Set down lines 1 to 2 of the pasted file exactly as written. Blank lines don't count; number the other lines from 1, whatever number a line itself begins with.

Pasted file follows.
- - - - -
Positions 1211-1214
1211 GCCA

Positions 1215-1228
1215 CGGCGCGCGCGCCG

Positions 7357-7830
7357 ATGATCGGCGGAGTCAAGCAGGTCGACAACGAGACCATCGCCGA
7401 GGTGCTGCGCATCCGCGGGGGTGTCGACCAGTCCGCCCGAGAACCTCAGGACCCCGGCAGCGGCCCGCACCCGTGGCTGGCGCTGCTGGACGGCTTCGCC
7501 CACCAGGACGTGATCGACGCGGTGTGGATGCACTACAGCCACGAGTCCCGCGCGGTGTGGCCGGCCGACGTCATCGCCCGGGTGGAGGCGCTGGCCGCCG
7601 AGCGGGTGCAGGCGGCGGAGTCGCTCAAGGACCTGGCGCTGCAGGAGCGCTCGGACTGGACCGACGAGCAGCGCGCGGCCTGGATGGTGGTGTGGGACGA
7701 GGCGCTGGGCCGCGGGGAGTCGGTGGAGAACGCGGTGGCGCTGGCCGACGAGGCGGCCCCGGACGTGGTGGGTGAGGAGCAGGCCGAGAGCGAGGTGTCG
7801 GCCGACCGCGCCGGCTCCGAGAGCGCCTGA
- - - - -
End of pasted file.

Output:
Positions 1211-1214
1211 GCCA